WASHINGTON – President Donald Trump has personally pushed U.S. Postmaster General Megan Brennan to double the rate the Postal Service charges Amazon.com and other firms to ship packages, according to three people familiar with their conversations, a dramatic move that probably would cost those companies billions of dollars.
Brennan has so far resisted Trump's demand, explaining in multiple conversations occurring this year and last that these arrangements are bound by contracts and must be reviewed by a regulatory commission, the three people said. She has told the president that the Amazon relationship is beneficial for the Postal Service and gave him a group of slides that showed the variety of companies, in addition to Amazon, that also partner for deliveries.
Trump has continued to level criticism at Amazon. And last month, his critiques culminated in the signing of an executive order mandating a government review of the financially strapped Postal Service that could lead to major changes in the way it charges Amazon and others for package delivery.
Few U.S. companies have drawn Trump's ire as much as Amazon, which has grown to be the second-largest U.S. company in terms of market capitalization. For more than three years, Trump has fumed publicly and privately about the giant commerce and services company and its founder Jeff Bezos, who is also the owner of the Washington Post.
Trump alleges Amazon is being subsidized by the Postal Service, and he has also accused the Post of being Amazon's "chief lobbyist" as well as a tax shelter — both false charges. He says Amazon uses these advantages to push brick-and-mortar companies out of business.
The three people familiar with these exchanges spoke on the condition of anonymity because they were not authorized to discuss the White House's internal deliberations.
Brennan and Trump have met at the White House about the matter several times, beginning in 2017, and most recently four months ago, the three people said. The meetings have never appeared on Trump's public schedule.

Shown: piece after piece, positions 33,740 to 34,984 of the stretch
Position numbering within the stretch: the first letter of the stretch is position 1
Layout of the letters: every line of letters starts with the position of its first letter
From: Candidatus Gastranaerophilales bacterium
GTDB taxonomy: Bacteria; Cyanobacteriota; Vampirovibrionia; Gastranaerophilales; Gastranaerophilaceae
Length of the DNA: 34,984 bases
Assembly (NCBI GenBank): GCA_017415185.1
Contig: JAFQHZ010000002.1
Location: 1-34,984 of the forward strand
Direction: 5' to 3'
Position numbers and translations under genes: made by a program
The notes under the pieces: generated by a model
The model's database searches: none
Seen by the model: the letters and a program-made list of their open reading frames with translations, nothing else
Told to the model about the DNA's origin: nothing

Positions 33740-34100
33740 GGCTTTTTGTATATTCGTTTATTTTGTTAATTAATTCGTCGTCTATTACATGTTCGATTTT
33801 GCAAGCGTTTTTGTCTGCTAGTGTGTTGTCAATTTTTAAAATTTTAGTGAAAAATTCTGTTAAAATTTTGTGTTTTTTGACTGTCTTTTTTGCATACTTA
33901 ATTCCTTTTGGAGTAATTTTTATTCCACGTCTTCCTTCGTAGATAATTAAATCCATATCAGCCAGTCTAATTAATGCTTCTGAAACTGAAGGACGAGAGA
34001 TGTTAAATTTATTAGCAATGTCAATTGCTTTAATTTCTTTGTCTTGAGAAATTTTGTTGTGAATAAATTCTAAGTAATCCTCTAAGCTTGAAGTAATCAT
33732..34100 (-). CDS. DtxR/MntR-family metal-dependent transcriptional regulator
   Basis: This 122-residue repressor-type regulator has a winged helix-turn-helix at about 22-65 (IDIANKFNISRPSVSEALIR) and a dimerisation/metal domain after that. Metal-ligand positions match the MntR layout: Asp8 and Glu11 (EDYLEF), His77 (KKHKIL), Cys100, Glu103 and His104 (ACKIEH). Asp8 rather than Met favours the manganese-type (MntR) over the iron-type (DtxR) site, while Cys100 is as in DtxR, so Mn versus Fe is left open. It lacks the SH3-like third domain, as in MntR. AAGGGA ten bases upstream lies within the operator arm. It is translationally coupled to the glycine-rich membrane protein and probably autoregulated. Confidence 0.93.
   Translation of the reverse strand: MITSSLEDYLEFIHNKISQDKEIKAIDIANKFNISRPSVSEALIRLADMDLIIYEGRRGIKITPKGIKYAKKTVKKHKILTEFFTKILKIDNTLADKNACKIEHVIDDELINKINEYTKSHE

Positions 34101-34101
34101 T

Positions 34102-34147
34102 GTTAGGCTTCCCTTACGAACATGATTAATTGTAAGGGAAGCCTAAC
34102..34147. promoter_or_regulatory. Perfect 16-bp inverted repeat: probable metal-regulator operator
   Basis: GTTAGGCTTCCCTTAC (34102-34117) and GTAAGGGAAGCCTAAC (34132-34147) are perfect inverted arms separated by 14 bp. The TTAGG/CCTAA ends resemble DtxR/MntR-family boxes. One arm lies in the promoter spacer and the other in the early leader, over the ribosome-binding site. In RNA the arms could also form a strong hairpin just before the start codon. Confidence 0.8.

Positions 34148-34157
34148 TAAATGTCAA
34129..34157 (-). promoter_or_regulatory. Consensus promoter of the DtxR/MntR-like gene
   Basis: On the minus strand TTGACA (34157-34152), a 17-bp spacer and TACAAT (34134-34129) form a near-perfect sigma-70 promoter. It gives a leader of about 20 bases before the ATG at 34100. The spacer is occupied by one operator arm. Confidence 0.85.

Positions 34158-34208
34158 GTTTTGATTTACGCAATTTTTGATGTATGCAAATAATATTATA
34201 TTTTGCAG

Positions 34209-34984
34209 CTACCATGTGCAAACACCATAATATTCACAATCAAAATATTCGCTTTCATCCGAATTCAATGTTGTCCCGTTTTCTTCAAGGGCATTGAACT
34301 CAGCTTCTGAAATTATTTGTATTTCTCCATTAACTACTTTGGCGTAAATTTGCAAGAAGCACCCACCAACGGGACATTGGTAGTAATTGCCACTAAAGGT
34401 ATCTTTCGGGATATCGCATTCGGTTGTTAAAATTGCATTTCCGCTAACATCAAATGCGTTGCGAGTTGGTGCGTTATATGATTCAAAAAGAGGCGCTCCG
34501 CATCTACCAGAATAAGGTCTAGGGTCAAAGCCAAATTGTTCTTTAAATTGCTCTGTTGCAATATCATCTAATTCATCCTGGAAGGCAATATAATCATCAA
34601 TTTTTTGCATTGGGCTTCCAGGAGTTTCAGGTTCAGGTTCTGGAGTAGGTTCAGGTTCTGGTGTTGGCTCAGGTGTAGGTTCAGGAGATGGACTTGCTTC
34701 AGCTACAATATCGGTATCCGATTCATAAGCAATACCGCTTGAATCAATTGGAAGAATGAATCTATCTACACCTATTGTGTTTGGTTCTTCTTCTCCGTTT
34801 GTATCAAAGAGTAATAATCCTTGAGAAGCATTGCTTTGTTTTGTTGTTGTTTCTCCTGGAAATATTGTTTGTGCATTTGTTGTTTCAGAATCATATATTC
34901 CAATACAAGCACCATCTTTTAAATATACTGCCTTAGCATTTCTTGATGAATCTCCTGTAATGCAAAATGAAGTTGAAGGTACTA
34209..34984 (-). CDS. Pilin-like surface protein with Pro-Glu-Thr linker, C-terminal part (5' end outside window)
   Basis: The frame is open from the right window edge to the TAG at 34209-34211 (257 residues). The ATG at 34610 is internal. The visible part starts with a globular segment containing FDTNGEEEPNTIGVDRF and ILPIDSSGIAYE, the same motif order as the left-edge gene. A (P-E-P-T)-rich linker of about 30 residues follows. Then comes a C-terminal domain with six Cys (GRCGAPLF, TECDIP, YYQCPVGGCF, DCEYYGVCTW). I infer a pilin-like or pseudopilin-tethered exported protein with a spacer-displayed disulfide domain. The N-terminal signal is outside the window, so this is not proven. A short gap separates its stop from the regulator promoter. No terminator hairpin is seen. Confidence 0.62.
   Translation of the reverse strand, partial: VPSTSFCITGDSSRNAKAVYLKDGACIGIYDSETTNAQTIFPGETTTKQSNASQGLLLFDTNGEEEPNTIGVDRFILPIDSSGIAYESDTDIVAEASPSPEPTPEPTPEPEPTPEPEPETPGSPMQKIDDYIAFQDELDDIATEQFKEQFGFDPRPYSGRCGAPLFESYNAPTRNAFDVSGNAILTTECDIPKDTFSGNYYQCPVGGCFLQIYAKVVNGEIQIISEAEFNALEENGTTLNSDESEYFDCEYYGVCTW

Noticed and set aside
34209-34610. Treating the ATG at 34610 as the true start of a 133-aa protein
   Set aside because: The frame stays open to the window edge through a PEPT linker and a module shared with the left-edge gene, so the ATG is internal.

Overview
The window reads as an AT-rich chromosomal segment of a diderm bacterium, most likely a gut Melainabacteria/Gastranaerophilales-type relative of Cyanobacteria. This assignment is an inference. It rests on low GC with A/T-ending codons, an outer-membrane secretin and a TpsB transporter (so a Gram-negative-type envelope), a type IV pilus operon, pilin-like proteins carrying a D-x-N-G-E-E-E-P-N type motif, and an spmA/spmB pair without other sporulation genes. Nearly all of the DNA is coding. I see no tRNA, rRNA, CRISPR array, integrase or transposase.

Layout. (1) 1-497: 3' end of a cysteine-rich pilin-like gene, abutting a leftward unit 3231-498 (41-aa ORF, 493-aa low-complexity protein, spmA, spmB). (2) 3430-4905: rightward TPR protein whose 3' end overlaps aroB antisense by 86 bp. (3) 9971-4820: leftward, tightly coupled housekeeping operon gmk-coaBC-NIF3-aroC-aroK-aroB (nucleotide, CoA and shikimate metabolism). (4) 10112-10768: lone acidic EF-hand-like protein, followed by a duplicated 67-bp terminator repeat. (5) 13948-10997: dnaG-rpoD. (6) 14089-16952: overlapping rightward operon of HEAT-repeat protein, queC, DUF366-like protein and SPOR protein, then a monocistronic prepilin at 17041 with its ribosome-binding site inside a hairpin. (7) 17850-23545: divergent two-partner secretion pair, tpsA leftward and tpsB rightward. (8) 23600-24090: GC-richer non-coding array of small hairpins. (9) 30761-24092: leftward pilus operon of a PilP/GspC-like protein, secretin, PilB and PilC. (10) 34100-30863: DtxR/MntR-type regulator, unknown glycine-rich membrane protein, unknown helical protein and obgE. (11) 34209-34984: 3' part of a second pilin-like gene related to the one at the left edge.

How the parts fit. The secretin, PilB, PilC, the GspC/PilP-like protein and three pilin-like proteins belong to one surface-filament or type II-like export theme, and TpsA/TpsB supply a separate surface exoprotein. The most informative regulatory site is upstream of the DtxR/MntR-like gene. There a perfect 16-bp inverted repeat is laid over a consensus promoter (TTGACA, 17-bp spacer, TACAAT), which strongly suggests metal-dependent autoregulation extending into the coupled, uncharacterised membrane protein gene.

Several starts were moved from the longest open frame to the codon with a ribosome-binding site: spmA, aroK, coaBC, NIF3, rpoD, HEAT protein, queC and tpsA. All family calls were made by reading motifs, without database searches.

Clouding the matter even further, Trump's aides have also disagreed internally about whether Amazon is paying enough to the Postal Service, with some believing the giant commerce company should be paying more, while others believe that if it weren't for Amazon, the Postal Service might be out of business, according to the three people.
Trump has met with at least three groups of senior advisers to discuss Amazon's business practices, probing issues such as whether they pay the appropriate amount of taxes or underpay the Postal Service, according to the sources.
The White House, the Postal Service and Amazon — as well as Bezos, via an Amazon spokesman — declined to comment for this report.
Details of Amazon's contract with the Postal Service are secret for competitive reasons, making it difficult for financial experts to assess claims about the relationship. Amazon said it spent $21.7 billion on shipping costs in 2017, a figure that includes sorting, delivery center and transportation costs. Roughly 40 percent of its packages are delivered by the Postal Service, according to some analysts, a figure neither Amazon nor the Postal Service has confirmed.
The Postal Service, meanwhile, reported shipping and package income of $19.5 billion last year, an 11.8 percent increase from one year before. This increase wasn't enough to stop the Postal Service from losing money for the eleventh straight year. That's largely because of the continued decline in first-class mail, and expensive health benefit costs that the Postal Service must set aside for future retirees, according to agency data.